Who Has Epilepsy

By: EpilepsyPro

Although epilepsy can begin at any time during the life of a person, the epilepsy is diagnosed in childhood, and above all, the first year of life - around 140 per 100,000 babies under the age have been diagnosed with a disease earth per year. This drops to 40 increased by 100,000. However, recent reports have shown that epilepsy is on the increase of the elderly, who represent one quarter of all new diagnosis, according to an investigation of the National Society for epilepsy. The situation is twice as common in elderly people in the population as a whole.
May be more common than is documented, because some of that will probably unrecognized. Diagnosing epilepsy in the elderly can be difficult. In many cases, the seizures are mild, and while this is excellent news in terms of control, he can also say that it is not so easy to identify them for who they are. Aunt Alicia's dream, Grants's' fun back 'which is a part of family folklore and certainly will not be considered to justify medical research. We tend to alienation and disease in the elderly as a matter of course. However, the epilepsy later in life may be one of more cases of preventable condition. The elderly are more likely to be abandoned by the patient and health, but especially in elderly epilepsy is sometimes due to cerebrovascular disease that leads to small scars in the brain. In general, the risk of epilepsy in the elderly may be reduced due attention to lifestyle, including healthy diet, enough exercise, not smoking and drinking alcohol moderators. Paying attention to issues of life can help people gain the capture of any age better control and improve the general health, and may also prevent your epilepsy worse in the older age.
Epilepsy is divided almost equally between sex, although some epilepsy syndromes occur only in girls. Epilepsy is slightly more common in men, and there are several reasons why this may be. One reason is that men are more likely to suffer head trauma and brain infection. Another theory is that the head boy and girl babies develop differently in the womb due to differences in male and female sex hormones. The brain ages faster than the girl child babies, so that girls are less vulnerable to perinatal anoxia (lack of oxygen around birth), which could hamper the development of brain areas. The Y chromosome, which produces maleness in unborn babies also slows the development so that the children were born about two to three weeks ago at maturity than girls, making them more vulnerable to injuries. This weakness continued into adulthood - a study shows that in women, 50 percent risk of developing epilepsy was the last time they were 19, but men do not occur until they were 24. This risk is thought to compensate for the higher male brain size. Another study shows that the brains of men and women of the same size when they are only 100, when both are declining enough to be like! There is no evidence that the prognosis or outlook is slightly worse in women, and has been suggested that this is because women are the worst headache, a worst case it is necessary to precipitate the seizures. But in practice, many of these differences are easy - again, any person with epilepsy is an individual case and should be treated as such.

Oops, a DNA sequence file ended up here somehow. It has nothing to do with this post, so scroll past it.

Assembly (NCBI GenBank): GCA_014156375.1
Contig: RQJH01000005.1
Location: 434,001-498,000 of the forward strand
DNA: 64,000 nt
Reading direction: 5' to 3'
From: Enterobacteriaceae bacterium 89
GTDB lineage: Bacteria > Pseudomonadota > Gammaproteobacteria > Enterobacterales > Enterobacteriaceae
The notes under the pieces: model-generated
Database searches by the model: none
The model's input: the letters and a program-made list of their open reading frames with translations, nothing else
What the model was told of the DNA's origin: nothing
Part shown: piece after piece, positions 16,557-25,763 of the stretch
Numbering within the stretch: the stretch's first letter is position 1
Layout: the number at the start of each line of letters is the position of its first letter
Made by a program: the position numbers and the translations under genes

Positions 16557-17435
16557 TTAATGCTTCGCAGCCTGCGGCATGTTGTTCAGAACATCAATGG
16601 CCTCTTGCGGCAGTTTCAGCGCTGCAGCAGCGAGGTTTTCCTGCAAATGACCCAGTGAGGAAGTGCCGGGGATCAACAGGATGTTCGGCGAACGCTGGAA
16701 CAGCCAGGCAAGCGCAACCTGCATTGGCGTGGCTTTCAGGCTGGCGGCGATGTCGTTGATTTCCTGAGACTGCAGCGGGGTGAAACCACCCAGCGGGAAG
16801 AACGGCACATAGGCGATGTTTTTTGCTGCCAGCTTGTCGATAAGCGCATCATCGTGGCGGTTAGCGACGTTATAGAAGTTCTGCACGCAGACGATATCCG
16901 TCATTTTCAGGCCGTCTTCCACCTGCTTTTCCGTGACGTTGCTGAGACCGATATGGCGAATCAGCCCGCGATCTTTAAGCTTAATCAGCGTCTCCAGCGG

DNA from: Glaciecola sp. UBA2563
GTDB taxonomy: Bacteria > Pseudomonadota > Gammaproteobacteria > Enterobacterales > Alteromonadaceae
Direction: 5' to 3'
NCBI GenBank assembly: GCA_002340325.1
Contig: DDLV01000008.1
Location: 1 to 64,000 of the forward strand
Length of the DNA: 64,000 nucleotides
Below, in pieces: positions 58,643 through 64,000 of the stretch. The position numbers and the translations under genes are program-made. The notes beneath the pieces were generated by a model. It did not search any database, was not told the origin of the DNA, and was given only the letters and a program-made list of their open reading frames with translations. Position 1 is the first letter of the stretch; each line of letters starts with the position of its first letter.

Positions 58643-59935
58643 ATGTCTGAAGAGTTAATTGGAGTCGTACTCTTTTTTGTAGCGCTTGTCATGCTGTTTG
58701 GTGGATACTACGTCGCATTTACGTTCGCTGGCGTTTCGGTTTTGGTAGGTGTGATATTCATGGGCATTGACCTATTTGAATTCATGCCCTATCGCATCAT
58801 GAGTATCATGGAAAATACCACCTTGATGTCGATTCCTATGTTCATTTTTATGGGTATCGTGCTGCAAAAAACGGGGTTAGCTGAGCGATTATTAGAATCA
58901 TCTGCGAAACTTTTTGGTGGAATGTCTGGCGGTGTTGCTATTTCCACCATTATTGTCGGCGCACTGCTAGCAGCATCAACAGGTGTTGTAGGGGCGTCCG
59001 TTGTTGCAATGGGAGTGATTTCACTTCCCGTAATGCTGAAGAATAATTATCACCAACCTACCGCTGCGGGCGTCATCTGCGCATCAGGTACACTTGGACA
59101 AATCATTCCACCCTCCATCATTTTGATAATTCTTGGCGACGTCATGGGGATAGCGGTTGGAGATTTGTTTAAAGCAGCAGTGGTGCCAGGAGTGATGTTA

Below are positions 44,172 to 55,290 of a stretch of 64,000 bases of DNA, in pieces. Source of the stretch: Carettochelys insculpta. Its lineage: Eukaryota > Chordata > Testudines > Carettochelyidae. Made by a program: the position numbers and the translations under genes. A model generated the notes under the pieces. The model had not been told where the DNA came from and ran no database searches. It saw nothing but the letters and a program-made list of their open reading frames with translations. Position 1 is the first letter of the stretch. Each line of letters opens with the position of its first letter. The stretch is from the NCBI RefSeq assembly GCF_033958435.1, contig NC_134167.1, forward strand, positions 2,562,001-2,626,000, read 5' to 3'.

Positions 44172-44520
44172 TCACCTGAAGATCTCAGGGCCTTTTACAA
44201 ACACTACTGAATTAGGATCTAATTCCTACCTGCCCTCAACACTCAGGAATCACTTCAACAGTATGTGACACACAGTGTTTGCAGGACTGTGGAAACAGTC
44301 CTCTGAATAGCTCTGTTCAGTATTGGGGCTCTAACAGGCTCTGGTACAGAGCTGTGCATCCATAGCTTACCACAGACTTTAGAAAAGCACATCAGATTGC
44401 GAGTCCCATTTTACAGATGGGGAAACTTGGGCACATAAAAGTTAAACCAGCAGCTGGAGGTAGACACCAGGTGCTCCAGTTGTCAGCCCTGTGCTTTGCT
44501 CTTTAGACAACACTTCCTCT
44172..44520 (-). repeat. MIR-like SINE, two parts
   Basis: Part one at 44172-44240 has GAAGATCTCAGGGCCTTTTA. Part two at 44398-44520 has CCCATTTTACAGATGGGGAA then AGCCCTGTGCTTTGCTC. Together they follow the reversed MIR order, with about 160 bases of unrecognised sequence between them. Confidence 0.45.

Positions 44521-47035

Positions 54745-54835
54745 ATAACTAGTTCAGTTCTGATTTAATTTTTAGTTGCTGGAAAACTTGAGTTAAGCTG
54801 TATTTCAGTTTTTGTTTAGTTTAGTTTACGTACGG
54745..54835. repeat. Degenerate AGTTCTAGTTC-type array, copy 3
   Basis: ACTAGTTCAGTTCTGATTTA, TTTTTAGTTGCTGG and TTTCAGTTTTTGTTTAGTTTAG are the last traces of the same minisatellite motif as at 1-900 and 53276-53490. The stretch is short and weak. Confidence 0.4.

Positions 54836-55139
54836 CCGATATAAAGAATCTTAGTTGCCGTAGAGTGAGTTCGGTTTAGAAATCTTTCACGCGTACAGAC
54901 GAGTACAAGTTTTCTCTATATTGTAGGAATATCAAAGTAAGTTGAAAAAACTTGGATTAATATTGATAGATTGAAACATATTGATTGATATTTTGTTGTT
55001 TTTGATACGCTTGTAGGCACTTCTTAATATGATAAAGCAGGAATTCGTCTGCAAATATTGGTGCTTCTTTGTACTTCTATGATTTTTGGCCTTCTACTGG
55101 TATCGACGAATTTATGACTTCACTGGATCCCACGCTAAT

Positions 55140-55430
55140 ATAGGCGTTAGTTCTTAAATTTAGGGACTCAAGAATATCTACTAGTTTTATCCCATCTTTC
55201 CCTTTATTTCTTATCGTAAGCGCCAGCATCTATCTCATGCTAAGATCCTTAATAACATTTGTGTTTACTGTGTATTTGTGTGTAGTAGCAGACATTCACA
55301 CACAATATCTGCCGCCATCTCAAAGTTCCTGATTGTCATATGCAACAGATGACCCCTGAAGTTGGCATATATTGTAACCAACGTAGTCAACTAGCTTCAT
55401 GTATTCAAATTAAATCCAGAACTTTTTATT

Despite its high prevalence, epilepsy, traditionally 'Cinderella' of health care, draws little money through research - from the UK 2 billion annual medical research budget is spent just 336,000 in epilepsy, less than 1 per person with epilepsy and poor compared to say 250 per person with muscular dystrophy and 140 per person with multiple sclerosis.
A recent study of health managers in the United Kingdom shows that only 5 percent of the service standards set for epilepsy. However, this may change as epilepsy achieve greater media and public interest, something that is happening - over the past few years, according to the National Society for Epilepsy, the seizures became an "interesting" genetic modem as a subject and brain research - scanning methods reveal more about the disease.

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